Goldfish Anatomy: Body, Eyes, Gills & More (Diagram Included)
Goldfish are fish that are often underestimated. Many people aren’t aware of how interesting and social these fish can be. They’re intelligent fish that can recognize patterns and faces, as well as being able to be trained to perform tricks.
To help you better understand goldfish, we’ve put together this diagram of goldfish anatomy. Let’s break down the different parts of the goldfish anatomy and what purpose each serves.
The Parts of a Goldfish
Eyes are an essential part of your goldfish’s ability to see the world around them. Their visual acuity is such that they can recognize patterns, faces, and colors. In fact, goldfish can see more colors than humans can. They can’t see in the dark, but they can see movement and shapes in low-light environments.
Goldfish seem to never stop using their mouths. These fish love to eat, and they’re well known for eating anything that will fit in their mouth, including tank mates. It’s not uncommon for goldfish to need help getting large food, aquarium gravel, and other items unstuck from their mouth. It’s important to ensure your goldfish’s environment is safe and free of objects they may be able to fit into their mouth.
Goldfish do have noses, and they function in a similar way to the noses of humans, surprisingly. While goldfish don’t breathe through their nose, they do use them for smelling. They have a great sense of smell when it comes to the water they live in. They can use their nose to smell a variety of scents, including food odors, chemical additives, and other substances within the water.
Gills and Gill Covers
Gill covers are bony flaps that cover the soft gills of the goldfish. While gills are the primary way that your goldfish receives oxygen from the water, the gill covers protect the gills from damage. They can also help to prevent things from getting into the gills. Gill covers are also called the operculums.
The lateral line is an interesting and unique sensory organ present in fish. This organ allows fish to sense vibrations, movement, and shifts in pressure in the water. This helps the fish detect predators and danger, as well as helps them find food and detect changes that occur within the environment.
Goldfish are covered in scales, which provide protection for the fish’s body. The overlapping design of the scales allows the fish to have excellent mobility while remaining protected. Goldfish’s scales are covered in a mucus coating called a slime coat. The slime coat reduces drag as the goldfish moves through the water, and it reduces the ability of parasites, predators, and substances to attach to the fish’s body.
A vent is similar to an anus in that it is used to release waste from the fish’s body. What makes a vent differ from an anus is that it is also used for reproductive purposes. During spawning, male fish will release milt from the vent, while females will release eggs.
The dorsal fin is located in the middle of the back of most goldfish, although some fancy goldfish varieties lack a dorsal fin. This fin helps the fish with mobility and balance during swimming.
Goldfish have pectoral fins on both sides of the body behind the gills. These fins can be used by goldfish to rapidly change direction to the left or the right. They can also be used to increase swimming speed, as well as rapidly slow the speed at which the fish is swimming.
The pelvic fins are located underneath the goldfish’s body. While there is one on either side of the body, they are close to each other. These fins are used to help the goldfish move up or down in the water, as well as supporting balance and mobility.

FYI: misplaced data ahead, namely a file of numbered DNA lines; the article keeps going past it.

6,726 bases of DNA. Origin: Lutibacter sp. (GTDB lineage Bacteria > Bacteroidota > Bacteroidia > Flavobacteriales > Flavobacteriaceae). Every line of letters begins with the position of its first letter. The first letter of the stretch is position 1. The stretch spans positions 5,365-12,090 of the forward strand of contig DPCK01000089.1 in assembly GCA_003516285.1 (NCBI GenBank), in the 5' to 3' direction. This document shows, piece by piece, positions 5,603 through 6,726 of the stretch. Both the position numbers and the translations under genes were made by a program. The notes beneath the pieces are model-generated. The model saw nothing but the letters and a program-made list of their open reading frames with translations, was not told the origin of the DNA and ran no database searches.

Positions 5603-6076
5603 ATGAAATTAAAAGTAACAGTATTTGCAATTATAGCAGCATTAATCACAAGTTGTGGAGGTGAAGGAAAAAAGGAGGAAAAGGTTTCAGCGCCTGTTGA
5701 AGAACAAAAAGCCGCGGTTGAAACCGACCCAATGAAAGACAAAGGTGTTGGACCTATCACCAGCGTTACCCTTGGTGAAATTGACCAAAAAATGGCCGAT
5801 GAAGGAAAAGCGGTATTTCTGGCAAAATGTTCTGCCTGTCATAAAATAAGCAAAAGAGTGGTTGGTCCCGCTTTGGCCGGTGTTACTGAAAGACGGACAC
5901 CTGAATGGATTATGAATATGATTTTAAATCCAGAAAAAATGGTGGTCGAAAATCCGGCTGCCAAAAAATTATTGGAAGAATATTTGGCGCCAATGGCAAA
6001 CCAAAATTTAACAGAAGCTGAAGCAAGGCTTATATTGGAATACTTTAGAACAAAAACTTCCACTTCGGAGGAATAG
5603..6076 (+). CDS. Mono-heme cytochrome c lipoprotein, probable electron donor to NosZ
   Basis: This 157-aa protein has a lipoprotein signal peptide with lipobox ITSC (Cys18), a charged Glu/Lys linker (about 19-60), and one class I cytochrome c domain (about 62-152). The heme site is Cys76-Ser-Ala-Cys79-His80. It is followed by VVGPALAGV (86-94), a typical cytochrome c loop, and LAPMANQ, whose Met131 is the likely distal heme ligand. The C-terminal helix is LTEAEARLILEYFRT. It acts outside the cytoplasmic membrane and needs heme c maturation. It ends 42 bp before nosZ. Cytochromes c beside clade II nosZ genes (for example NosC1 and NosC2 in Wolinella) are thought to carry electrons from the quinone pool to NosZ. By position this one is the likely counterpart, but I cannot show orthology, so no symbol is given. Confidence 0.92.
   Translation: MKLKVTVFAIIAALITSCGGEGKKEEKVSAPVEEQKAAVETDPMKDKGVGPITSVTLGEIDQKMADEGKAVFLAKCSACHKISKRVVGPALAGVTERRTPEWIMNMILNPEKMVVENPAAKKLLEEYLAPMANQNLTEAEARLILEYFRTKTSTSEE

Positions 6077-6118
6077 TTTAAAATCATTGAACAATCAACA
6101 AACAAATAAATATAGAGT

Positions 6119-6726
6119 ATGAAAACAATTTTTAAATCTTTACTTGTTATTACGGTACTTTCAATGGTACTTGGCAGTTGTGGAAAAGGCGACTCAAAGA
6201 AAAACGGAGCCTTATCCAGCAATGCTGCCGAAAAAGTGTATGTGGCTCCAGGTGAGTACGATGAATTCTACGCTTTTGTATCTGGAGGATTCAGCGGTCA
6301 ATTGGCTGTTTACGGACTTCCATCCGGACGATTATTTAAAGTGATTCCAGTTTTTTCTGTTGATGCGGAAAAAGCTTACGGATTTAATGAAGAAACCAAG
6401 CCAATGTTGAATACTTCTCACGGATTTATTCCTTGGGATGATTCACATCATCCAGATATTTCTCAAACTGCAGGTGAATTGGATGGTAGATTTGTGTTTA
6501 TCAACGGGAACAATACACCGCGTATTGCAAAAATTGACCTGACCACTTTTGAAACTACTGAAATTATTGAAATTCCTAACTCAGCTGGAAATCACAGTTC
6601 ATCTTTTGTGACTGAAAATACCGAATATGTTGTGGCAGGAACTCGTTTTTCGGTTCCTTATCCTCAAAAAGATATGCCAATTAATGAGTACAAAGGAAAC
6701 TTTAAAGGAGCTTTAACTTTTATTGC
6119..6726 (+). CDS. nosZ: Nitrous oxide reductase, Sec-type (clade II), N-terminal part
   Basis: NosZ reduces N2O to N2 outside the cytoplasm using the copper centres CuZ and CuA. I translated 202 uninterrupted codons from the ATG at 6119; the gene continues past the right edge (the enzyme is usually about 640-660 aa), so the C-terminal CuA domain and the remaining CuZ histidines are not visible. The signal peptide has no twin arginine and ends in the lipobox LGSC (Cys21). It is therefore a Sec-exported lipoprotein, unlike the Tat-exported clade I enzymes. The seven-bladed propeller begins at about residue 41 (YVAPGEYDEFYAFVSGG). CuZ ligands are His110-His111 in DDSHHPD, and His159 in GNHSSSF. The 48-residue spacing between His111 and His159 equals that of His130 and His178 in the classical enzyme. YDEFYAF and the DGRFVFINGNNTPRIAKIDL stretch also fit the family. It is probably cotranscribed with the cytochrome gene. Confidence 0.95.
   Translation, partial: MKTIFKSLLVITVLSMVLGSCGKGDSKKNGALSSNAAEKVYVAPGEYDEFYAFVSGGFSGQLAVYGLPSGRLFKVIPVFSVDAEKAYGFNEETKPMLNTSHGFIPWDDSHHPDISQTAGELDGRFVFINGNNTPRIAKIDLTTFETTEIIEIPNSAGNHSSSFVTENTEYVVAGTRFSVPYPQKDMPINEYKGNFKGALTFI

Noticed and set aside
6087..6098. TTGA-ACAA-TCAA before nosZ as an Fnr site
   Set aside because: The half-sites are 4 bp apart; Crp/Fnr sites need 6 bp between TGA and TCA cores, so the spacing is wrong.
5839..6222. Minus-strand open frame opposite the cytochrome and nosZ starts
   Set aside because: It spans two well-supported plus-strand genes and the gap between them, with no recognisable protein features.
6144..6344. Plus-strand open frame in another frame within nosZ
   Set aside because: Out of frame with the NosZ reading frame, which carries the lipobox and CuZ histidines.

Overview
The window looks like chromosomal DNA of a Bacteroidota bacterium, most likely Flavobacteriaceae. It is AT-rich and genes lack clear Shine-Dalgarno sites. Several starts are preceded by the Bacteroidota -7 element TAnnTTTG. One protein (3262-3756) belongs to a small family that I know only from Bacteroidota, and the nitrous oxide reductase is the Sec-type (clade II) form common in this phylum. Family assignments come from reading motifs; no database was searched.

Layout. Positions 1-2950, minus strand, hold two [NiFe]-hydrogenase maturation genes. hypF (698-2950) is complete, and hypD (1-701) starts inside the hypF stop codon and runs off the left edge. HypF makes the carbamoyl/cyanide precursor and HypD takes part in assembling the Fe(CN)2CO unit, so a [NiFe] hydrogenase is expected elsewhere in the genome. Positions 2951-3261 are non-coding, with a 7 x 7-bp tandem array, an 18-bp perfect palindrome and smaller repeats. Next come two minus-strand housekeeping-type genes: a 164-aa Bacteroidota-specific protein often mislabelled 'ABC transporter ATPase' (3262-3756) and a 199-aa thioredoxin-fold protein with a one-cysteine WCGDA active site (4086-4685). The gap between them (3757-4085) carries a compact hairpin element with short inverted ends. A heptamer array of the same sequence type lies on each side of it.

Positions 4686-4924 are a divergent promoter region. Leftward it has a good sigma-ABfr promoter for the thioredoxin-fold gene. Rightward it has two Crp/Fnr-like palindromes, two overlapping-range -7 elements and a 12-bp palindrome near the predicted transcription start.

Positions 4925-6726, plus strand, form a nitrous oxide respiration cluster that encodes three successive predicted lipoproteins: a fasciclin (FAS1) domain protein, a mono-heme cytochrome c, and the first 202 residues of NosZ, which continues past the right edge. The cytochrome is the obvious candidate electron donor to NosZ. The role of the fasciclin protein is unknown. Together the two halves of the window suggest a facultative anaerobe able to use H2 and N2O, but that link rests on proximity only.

The anal fins are located just behind the vent on the bottom of the goldfish’s body near the back of the body. There are two anal fins that are located nearby each other. These fins serve to support balance and mobility while swimming.
The tail fin, also known as the caudal fin, is the fins attached to the tail of the fish. Different varieties of fancy goldfish may have more than one tail fin. The primary purpose of the tail fin is to propel the fish as they move through the water. It functions in a similar way to a person swimming with flippers on their feet.
Frequently Asked Questions
How many bones do goldfish have?
Believe it or not, goldfish have approximately 1,500 bones in their body. Most of these bones are extremely small in size, and goldfish have very few large bones compared to their overall body size.
Are goldfish warm-blooded or cold-blooded?
Goldfish are cold-blooded animals. Like other cold-blooded animals, goldfish get their warmth from their environment. They require temperate water temperatures, and in cold water temperatures, their metabolism and activity level becomes extremely low and they enter a semi-hibernation state called “torpor.”
How does goldfish anatomy differ from koi anatomy?
There are multiple differences between goldfish and koi, the primary difference being that these fish belong to two different species. The most distinct anatomical difference between the two, though, is that koi have barbels present near the mouth. Barbels are the whisker-like appendages that are used to locate food and sense the surrounding environment.
Do goldfish have teeth?
Goldfish do not have true teeth. However, they have pharyngeal teeth, which are a set of grinding plates located near the back of the fish’s throat. These allow them to crush food to aid in digestion.
Goldfish are interesting fish that are naturally quite streamlined. Selective breeding has led to a huge variety of goldfish breeds, though, so some goldfish may have unique or difficult to identify anatomy that goldfish wouldn’t naturally have. Goldfish and koi are often confused for each other, especially while still small, but the easiest way to tell them apart is to look for the distinctive barbels that koi have and goldfish lack.
Featured Image Credit: Abhinav Agrawal, Unsplash